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Distortions of National Policies to Renewable Energy Cooperation Mechanisms

The EU endeavors to stimulate the use of renewable energy cooperation mechanisms. These cooperation mechanisms can significantly reduce the policy cost for meeting renewable targets. Several authors, however, have raised concerns that such cooperation mechanisms can be subject to efficiency losses due to different national regulatory conditions, and due to an ill-advised selection of cross-border support instruments. A quantitative evaluation of these effects remains missing. To address this gap, we first introduce a unifying analytical framework to show how optimal cross-border renewable energy trade should be organized and how these mechanisms could be distorted. We then develop a partial equilibrium model, formulated as a large-scale mathematical program with equilibrium constraints, to assess the impact of (i) different national grid cost allocation regimes and (ii) different cross-border feed-in premium implementations. Our results indicate that EU-wide auctions for renewable electricity should (i) not be based on sliding feed-in premiums and should (ii) ideally be discriminatory if national regulatory conditions differ across Member States. We also consider country-level distributional effects and confirm that Member States can lose when engaging in renewable cooperation.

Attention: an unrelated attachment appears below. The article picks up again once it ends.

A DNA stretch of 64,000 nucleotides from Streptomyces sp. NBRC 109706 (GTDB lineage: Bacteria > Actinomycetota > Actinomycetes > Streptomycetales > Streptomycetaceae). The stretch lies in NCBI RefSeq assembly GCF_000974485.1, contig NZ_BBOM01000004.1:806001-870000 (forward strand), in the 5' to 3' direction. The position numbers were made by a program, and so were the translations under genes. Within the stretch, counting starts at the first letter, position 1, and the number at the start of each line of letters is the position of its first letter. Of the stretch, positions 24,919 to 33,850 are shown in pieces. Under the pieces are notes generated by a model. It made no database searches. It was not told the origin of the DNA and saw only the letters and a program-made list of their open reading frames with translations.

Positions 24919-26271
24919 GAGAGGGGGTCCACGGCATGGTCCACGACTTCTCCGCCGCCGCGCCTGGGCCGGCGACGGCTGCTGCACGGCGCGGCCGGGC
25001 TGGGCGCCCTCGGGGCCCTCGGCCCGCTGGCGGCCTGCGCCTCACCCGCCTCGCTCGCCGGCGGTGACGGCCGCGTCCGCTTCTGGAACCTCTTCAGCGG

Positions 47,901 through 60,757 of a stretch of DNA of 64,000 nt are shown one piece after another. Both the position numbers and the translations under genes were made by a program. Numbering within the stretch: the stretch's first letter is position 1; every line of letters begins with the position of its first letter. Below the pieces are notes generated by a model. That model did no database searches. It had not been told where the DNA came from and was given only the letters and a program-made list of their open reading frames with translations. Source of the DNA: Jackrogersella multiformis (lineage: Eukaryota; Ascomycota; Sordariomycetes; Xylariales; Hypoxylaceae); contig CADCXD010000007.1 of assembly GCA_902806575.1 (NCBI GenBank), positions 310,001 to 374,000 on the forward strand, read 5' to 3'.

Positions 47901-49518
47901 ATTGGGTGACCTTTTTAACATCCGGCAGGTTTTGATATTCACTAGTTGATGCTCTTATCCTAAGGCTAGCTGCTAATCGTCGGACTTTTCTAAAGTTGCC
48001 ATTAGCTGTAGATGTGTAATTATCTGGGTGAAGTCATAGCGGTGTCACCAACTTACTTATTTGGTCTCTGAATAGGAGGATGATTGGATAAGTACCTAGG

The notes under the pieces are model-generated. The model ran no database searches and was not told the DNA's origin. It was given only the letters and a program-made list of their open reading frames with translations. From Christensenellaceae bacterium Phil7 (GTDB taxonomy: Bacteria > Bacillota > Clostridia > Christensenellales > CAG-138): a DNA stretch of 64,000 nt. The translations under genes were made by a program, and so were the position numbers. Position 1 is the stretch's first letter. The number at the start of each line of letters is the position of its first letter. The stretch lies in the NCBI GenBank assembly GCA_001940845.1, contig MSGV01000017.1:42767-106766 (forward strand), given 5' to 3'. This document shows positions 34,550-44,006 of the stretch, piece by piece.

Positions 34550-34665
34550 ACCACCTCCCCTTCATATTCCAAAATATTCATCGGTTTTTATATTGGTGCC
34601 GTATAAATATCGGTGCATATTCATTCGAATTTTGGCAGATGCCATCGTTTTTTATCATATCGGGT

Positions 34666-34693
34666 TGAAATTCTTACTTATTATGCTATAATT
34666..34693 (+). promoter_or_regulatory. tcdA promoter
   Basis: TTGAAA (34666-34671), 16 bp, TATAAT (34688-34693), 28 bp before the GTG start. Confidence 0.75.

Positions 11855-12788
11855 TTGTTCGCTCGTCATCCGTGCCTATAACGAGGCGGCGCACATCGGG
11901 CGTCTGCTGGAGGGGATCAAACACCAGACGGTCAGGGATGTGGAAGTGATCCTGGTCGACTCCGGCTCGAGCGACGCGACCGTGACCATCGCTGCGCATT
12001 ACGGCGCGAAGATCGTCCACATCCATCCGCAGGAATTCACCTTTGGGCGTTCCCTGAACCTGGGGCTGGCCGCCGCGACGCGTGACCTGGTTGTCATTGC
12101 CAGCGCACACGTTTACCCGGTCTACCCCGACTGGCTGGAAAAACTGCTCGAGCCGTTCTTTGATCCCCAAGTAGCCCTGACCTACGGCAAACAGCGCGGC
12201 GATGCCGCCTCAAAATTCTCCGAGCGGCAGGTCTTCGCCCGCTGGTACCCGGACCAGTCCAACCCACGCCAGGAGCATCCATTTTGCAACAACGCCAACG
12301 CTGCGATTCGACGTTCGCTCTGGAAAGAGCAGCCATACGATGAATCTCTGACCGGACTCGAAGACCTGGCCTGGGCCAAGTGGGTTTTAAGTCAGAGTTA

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Keywords: Energy policy, Renewable electricity, Grid connection charges, Renewable energy cooperation mechanisms

DOI: 10.5547/01956574.43.4.jmeu

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Published in Volume 43, Number 4 of the bi-monthly journal of the IAEE's Energy Economics Education Foundation.


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